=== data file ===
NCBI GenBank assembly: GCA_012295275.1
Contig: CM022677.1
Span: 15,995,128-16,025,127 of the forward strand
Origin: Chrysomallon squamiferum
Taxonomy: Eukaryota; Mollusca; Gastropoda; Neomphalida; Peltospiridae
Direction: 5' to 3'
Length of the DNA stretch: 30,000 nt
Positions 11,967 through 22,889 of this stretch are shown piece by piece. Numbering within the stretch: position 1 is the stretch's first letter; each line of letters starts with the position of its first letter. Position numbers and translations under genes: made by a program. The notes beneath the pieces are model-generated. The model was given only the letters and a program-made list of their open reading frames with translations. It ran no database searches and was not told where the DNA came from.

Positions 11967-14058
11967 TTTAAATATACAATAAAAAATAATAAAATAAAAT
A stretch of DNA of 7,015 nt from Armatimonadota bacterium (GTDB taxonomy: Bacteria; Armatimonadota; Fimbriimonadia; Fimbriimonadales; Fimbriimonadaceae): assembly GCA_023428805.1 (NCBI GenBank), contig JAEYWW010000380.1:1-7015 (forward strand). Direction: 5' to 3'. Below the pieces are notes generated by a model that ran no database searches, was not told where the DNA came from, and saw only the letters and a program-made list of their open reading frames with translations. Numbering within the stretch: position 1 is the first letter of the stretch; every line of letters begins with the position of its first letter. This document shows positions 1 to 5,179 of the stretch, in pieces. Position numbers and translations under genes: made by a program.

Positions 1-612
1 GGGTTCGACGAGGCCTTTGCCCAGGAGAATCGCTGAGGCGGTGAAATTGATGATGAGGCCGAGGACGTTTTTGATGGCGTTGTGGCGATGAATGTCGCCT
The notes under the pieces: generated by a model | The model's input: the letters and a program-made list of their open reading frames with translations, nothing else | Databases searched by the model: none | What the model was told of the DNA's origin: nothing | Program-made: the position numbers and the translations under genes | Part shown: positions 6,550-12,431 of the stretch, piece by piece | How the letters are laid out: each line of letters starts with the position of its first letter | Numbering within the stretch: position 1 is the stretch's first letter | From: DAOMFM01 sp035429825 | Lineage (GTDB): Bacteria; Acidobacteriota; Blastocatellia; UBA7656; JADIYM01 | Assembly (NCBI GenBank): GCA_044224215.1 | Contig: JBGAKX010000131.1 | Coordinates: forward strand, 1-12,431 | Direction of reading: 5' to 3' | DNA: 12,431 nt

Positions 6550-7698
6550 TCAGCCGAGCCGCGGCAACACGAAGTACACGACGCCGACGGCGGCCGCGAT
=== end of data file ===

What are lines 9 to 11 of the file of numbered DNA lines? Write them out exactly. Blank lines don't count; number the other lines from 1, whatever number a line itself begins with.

Positions 11967-14058
11967 TTTAAATATACAATAAAAAATAATAAAATAAAAT
A stretch of DNA of 7,015 nt from Armatimonadota bacterium (GTDB taxonomy: Bacteria; Armatimonadota; Fimbriimonadia; Fimbriimonadales; Fimbriimonadaceae): assembly GCA_023428805.1 (NCBI GenBank), contig JAEYWW010000380.1:1-7015 (forward strand). Direction: 5' to 3'. Below the pieces are notes generated by a model that ran no database searches, was not told where the DNA came from, and saw only the letters and a program-made list of their open reading frames with translations. Numbering within the stretch: position 1 is the first letter of the stretch; every line of letters begins with the position of its first letter. This document shows positions 1 to 5,179 of the stretch, in pieces. Position numbers and translations under genes: made by a program.